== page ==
Andy Murray ‘still gutted’ that he won’t be taking part in the Australian Open because of testing positive for Covid-19… and is convinced he got disease because of lax protocols at the National Tennis Centre over New Year
- Andy Murray blames the National Tennis Centre’s lax rules for his Covid-19 woes
- The Brit said there was a lack of social distancing at the centre over New Year
- Murray will miss the Australian Open and instead play a Challenger tournament
Instead of making an emotional return to the Australian Open, Andy Murray will find himself playing obscure Challenger-level events in northern Italy.
And the twice-Wimbledon champion is convinced lax protocols at the National Tennis Centre (NTC) are to blame for the positive Covid test which prevented him making the trip Down Under.
In another embarrassment for the Lawn Tennis Association, Britain’s greatest player believes a slackening of rules at Roehampton around New Year led to him contracting the virus. That in turn led to other family members being infected and ended his hopes of returning to Melbourne, two years after he feared his career was over.
Andy Murray has blamed lax rules at the National Tennis Centre at New Year for his Covid woes
His view is in line with others around the NTC then, who attest that too many people were allowed in to practise and there was a lack of social distancing in the players’ lounge.
An outbreak of Covid ensued and Murray’s frustration was compounded by the fact he had been careful to ensure he remained healthy before he was due to go to Australia.
‘My feeling is that we stuck to all the protocols,’ said the 33-year-old Scot. ‘I know that none of my team have had the virus. I was the only one to pick it up and none of my family had it before, so I brought it to them.
‘The only two places I went to were the National Tennis Centre and my house, so I know where I got it from. I have an electric car so I didn’t even stop at any petrol stations on the way there.’
The NTC managed to stay bio-secure until the very end of the year and protocols have been tightened again since the outbreak, which Murray acknowledges.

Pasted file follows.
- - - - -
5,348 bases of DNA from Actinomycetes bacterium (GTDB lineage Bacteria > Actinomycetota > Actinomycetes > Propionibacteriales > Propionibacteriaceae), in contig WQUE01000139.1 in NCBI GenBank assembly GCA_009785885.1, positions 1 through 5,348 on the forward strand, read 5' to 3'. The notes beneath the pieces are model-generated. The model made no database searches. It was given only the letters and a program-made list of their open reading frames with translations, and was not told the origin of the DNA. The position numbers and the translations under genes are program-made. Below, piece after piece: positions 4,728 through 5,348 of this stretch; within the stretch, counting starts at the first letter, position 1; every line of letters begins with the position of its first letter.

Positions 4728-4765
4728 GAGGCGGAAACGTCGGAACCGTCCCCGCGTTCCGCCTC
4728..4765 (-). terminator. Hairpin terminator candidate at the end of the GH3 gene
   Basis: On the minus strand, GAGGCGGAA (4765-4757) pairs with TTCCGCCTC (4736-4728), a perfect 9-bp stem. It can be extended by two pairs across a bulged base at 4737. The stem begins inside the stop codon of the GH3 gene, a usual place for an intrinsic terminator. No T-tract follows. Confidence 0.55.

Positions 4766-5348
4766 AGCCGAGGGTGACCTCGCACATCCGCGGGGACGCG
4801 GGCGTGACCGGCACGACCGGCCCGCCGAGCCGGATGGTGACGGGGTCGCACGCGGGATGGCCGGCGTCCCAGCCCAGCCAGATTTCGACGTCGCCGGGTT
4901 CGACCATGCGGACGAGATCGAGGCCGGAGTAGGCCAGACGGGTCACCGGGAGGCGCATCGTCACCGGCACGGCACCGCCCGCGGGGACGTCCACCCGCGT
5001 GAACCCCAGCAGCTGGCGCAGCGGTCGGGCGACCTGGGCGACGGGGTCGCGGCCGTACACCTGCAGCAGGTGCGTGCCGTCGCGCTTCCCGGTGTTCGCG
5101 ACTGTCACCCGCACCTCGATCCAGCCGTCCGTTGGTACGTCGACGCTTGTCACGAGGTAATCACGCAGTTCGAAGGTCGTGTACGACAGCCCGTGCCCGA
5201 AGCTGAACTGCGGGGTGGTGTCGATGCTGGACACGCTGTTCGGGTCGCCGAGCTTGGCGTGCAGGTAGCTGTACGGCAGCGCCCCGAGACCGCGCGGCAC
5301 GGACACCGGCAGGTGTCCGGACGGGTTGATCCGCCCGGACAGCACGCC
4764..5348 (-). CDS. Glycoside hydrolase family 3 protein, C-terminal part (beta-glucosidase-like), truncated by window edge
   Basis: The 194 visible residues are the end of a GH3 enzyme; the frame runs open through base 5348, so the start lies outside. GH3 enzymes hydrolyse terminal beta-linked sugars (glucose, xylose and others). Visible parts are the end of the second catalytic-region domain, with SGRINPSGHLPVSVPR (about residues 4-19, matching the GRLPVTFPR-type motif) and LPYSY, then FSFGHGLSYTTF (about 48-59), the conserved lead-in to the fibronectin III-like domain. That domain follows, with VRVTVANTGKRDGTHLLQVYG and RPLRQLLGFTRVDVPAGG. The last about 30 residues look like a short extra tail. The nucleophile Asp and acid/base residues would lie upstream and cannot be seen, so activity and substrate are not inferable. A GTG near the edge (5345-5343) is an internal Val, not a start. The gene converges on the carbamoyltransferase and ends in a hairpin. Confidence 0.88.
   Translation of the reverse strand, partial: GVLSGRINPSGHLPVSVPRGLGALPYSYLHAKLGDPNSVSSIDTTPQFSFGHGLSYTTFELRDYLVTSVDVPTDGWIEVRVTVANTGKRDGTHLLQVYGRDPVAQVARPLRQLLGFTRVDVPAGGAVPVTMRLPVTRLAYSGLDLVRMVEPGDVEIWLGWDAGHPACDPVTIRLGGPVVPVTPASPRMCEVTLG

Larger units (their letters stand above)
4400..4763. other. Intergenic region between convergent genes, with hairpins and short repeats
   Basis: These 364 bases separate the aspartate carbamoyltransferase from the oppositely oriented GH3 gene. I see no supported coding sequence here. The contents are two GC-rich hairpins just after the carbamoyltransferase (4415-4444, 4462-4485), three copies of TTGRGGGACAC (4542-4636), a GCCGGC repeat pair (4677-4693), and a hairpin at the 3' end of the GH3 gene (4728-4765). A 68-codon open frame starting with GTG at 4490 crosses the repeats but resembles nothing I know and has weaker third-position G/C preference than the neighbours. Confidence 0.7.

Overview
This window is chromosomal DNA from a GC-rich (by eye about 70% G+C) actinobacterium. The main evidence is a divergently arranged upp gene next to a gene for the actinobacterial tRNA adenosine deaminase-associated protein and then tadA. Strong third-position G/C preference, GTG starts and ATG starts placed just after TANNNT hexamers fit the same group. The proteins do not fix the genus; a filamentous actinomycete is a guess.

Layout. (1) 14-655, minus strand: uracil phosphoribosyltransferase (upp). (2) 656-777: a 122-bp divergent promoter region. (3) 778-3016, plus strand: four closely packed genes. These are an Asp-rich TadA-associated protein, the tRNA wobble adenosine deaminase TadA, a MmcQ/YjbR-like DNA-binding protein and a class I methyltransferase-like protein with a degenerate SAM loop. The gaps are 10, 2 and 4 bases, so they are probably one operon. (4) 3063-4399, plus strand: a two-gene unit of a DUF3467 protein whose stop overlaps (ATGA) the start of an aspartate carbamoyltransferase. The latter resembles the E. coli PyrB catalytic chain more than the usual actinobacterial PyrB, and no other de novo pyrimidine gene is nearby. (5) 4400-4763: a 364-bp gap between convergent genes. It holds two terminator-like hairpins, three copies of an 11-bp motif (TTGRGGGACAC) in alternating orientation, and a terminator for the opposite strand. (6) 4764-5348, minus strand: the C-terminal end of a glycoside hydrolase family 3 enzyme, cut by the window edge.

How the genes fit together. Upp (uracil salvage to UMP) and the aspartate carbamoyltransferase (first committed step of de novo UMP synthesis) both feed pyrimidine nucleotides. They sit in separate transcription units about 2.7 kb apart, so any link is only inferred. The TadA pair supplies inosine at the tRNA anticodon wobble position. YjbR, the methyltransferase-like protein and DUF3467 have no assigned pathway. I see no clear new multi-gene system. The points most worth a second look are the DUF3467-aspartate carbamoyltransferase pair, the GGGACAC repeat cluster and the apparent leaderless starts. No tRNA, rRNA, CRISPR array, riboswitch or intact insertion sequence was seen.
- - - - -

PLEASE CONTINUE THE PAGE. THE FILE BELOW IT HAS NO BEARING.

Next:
‘After Christmas you obviously have an indoor venue where they are using all six courts, there were tons of people in the gym and it was just totally different. Now it’s kind of back to what it was in April, which is good.
‘The player lounge, which was there for the players to go and relax in, that’s shut now, all the players and staff are now getting tested which is good but that wasn’t in place beforehand.
‘Obviously people were coming back from the festive period, from different parts of the country which had different tiering systems.
Many believe too many people were allowed to practice at Roehampton in the New Year period
‘Over that period there wasn’t really much testing going on when people were coming in post-Christmas time. That was when there was the outbreak.’
Murray will now make his comeback next week at the €44,000 (£38,600) Challenger event in Biella. Infuriatingly, he had been hugely encouraged by the progress made in recent months, with his hip issues having settled down.
‘I still am gutted about it, when I’m sitting in my hotel room here healthy and fit and ready to play and compete, seeing the tournaments going on down there,’ he said.
‘It’s tough, because I’d prepared really well, it had probably been the best two or three months training that I’d done in the last few years. The body was responding really well, I felt like I was in a very good place.’
Although fully recovered, he accepts that it was not practical to go to Melbourne.
‘I wasn’t angry that I wasn’t able to go, I know they’ve done a brilliant job down there controlling the virus, and the players are very fortunate they’re able to play, so I wasn’t angry at the Australians.
Murray said he is ‘still gutted’ that he can’t play at the Australian Open despite feeling ready
‘But I felt like because I’d had the virus, I was therefore not infectious and wouldn’t be posing any risk to anyone.’
His situation raises more questions about the competence of the LTA, who under chief executive Scott Lloyd have spent more than £1million upgrading the NTC.
A spokesman defended their safety record at Roehampton, which has staged 17 tournaments during the pandemic.
‘We have consistently applied the stringent and appropriate restrictions, testing and other protocols for elite training centres in line with government guidance,’ he said.
‘Our protocols are regularly communicated to everyone using the venue and we expected them to be adhered to. It is impossible for LTA staff to police every part of the building continuously and ultimately individuals are responsible for their own behaviour.’
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